Before there was Jezebel, there was Jane, and before there was Jane, there was Sassy.
Editor’s note: Here’s a blast from the past, before we had so many readers. This one goes out to our Olds, on a hot summer night perfect for nostalgia. It’s time to step in to the TARDIS, fellow Gen Xers, to look at the toys that shaped our childhoods and our psyches from the mid-1970s until the mid-1980s. You Youthfuls … Read More
The Slip “˜n Slide was a far superior product to the Wet Banana. For those who never experienced the Banana (Koki Toy Company’s answer to the genius of Wham-O’s Slip “˜n Slide and derivative summer slide products like the really awesome Crocodile Mile), it was made up of a long narrow piece of yellow plastic (like a Slip “˜n Slide) … Read More
Sassy magazine changed my life. I know that’s the name of a book (by Marisa Meltzer and Kara Jesella – I highly recommend it), but personally speaking, it’s actually true. I picked up my first Sassy in 1988 and as I cracked the mag’s spine, my world opened up. I always knew that I wasn’t quite like other girls in … Read More
I spent my childhood voraciously testing out various paths to Passion. In my teens I discovered photography. All the way to art school, I raced through life with a camera surgically attached to my face. I reveled in the idea of living behind the camera instead of in front, the jaded recovery of an only-child. Before the camera, in that … Read More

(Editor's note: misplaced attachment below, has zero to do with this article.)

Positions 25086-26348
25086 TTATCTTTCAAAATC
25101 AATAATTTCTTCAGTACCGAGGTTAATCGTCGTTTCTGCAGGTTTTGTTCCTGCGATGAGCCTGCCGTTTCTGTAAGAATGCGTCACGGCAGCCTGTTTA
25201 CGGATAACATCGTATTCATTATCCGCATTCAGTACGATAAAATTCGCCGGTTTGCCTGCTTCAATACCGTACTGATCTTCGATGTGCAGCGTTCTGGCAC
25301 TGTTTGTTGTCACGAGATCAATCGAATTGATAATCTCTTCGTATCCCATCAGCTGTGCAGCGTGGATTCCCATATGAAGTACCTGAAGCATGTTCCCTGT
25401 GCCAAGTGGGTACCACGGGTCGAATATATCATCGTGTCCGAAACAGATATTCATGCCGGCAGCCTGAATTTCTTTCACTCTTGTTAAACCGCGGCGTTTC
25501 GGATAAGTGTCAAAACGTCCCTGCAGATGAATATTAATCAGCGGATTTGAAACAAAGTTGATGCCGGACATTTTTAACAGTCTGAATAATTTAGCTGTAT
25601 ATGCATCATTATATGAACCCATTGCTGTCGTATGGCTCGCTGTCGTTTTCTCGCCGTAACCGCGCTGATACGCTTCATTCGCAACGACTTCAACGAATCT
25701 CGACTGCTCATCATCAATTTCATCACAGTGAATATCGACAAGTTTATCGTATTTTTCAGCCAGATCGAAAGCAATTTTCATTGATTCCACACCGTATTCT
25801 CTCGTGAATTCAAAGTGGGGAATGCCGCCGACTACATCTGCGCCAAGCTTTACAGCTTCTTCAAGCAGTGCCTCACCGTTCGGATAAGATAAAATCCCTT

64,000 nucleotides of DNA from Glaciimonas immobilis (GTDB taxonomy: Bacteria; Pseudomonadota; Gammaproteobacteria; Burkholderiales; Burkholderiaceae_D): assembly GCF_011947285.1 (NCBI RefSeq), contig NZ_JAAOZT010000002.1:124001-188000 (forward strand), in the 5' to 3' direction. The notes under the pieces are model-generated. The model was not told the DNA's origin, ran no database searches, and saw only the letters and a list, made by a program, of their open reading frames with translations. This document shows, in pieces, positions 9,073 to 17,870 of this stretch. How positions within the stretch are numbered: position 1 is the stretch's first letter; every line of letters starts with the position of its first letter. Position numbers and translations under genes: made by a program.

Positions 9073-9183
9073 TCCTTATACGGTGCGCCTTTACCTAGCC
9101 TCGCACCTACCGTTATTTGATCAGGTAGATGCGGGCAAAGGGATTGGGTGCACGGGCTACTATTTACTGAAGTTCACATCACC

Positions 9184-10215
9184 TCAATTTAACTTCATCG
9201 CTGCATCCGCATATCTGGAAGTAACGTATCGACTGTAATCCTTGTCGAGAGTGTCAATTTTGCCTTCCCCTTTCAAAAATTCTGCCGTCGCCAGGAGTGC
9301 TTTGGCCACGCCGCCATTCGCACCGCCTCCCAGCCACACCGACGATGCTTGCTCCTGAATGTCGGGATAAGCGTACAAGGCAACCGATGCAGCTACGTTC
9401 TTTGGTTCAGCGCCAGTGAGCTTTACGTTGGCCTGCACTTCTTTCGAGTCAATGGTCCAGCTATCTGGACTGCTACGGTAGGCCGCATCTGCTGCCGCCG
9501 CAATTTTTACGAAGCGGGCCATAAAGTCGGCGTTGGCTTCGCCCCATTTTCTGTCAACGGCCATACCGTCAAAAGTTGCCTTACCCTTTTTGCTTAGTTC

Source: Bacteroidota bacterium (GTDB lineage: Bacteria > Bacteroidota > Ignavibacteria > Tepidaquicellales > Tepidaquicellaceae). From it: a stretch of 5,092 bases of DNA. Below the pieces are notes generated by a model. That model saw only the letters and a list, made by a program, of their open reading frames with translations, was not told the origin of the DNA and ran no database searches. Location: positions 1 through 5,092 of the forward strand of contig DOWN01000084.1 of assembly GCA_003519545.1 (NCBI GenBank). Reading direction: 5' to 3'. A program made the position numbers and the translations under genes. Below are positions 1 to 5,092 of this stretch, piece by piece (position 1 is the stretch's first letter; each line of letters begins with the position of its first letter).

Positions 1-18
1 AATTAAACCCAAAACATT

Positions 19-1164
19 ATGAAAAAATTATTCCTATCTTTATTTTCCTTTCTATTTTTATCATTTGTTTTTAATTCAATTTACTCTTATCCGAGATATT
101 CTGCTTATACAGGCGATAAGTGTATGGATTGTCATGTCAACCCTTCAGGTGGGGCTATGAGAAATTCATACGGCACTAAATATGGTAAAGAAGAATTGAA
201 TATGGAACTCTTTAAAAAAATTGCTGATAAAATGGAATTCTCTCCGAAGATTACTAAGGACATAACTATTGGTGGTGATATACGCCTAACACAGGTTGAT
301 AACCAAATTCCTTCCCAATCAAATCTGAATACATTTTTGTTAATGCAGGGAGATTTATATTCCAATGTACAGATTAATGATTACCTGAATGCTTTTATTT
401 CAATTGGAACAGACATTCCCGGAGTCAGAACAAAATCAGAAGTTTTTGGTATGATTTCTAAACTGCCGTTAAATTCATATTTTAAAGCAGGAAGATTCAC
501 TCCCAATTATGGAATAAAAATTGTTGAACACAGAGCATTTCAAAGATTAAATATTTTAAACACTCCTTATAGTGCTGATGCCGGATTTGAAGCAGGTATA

I am writing you a letter because I wanted to say “I love you.” I mean, it goes a little beyond that and it’s not a romantic thing, but it is a thing. I love you so much that I have been holding off writing you for, I dunno, 18 years. I keep waiting to find the right time to … Read More
Everyone cringes when they see the fashions of their childhood and teen years, right? I *think* it’s a universal thing, but then I realize I am looking at this through the lens of my Generation X self.
I hope you all will excuse me while I make rash, sweeping generalizations about, well, pretty much all of us (or at least the generations to which we belong). I think it’s interesting that the idea of the lovable, cool slacker arose in the 80s and 90s as a counter-cultural alternative to yuppies and corporate expansion, but I’m not sure … Read More